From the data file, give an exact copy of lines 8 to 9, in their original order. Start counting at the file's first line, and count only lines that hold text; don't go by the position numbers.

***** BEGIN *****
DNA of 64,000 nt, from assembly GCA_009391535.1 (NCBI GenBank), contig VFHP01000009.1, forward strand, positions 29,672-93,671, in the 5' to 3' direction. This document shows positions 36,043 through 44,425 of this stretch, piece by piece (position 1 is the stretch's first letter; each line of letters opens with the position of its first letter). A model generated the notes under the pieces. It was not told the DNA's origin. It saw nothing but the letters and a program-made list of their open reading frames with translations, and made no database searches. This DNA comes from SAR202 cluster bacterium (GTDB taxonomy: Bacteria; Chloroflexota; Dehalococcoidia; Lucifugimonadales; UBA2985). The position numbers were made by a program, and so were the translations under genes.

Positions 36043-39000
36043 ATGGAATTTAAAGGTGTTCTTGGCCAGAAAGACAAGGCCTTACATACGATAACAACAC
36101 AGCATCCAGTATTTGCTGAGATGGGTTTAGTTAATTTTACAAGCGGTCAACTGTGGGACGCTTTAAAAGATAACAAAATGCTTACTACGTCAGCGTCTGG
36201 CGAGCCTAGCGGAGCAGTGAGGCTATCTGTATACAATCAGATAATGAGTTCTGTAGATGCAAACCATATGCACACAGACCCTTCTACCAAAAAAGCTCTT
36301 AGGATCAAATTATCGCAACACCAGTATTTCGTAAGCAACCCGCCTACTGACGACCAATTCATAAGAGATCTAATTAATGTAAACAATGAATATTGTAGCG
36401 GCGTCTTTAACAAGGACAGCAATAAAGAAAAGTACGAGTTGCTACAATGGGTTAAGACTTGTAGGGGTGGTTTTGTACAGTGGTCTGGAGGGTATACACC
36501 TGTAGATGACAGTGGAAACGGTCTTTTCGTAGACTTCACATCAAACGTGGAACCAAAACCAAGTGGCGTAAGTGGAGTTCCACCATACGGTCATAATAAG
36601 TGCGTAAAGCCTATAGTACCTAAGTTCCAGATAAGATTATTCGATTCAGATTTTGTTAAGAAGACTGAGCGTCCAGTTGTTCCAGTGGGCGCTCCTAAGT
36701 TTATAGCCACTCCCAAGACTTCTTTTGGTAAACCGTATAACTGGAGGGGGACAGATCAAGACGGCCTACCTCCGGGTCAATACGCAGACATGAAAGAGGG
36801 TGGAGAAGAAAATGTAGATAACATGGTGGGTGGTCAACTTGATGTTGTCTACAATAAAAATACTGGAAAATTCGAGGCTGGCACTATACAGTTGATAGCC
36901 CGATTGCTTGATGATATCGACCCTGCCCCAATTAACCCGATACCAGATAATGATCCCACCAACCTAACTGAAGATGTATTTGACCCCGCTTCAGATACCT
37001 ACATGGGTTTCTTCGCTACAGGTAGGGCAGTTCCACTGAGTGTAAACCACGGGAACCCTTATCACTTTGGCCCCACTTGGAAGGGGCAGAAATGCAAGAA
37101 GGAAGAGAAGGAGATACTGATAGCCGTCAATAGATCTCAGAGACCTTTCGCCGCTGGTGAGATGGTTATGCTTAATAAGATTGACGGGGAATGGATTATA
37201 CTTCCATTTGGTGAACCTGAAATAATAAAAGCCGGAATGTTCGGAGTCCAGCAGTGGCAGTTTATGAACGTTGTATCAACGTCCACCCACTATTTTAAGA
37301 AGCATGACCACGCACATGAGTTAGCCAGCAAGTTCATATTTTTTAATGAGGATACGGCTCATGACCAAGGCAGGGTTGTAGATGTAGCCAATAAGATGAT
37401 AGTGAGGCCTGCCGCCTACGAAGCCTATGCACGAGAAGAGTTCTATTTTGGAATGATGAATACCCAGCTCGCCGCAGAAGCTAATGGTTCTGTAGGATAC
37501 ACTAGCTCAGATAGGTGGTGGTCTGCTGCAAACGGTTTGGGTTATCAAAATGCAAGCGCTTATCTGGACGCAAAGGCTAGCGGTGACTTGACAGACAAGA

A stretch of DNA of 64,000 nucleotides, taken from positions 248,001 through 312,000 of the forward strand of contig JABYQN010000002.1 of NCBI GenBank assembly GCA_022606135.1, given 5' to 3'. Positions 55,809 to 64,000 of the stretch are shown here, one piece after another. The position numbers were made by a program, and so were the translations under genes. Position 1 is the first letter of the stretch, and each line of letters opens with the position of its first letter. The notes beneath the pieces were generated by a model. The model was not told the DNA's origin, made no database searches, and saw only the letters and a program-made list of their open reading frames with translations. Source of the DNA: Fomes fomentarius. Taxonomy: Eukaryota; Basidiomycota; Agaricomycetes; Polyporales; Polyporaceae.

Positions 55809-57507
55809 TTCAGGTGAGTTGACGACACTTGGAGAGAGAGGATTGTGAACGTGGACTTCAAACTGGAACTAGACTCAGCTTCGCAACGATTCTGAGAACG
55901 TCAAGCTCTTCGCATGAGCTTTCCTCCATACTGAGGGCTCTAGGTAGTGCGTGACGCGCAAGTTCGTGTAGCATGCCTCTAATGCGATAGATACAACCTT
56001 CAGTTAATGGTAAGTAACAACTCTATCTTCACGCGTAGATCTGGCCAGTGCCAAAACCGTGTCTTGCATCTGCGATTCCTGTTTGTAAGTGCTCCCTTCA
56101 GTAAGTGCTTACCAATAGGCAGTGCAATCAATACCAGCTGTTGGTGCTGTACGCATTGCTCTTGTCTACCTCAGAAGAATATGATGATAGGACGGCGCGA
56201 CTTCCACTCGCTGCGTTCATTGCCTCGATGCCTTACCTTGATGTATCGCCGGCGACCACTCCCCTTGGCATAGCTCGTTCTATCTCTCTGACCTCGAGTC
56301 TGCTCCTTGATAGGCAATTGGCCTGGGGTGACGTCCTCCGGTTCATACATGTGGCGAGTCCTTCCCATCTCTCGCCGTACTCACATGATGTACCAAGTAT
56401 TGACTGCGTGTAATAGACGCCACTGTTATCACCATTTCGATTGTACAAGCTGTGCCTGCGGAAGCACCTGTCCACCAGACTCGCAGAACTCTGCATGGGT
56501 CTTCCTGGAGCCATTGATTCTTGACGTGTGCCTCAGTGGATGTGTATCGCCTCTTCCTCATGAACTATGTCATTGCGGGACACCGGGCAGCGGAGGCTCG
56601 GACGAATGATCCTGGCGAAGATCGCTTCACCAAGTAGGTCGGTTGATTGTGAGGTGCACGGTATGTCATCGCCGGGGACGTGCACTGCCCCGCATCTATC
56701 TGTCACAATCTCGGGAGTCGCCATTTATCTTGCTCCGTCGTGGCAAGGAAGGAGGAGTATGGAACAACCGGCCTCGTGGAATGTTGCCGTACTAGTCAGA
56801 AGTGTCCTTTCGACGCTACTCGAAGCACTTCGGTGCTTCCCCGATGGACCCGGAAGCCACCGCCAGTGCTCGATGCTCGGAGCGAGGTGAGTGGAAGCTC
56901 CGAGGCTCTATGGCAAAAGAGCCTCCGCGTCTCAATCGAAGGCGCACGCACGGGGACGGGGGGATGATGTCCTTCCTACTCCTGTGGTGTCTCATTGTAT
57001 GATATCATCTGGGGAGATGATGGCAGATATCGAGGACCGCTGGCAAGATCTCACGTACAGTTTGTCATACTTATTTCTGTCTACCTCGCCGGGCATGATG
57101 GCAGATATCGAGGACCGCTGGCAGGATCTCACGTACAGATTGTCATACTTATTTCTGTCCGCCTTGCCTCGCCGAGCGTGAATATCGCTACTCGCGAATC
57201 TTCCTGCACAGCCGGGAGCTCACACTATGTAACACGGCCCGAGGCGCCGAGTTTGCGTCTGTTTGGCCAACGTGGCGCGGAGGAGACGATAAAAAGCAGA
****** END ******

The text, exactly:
36501 TGTAGATGACAGTGGAAACGGTCTTTTCGTAGACTTCACATCAAACGTGGAACCAAAACCAAGTGGCGTAAGTGGAGTTCCACCATACGGTCATAATAAG
36601 TGCGTAAAGCCTATAGTACCTAAGTTCCAGATAAGATTATTCGATTCAGATTTTGTTAAGAAGACTGAGCGTCCAGTTGTTCCAGTGGGCGCTCCTAAGT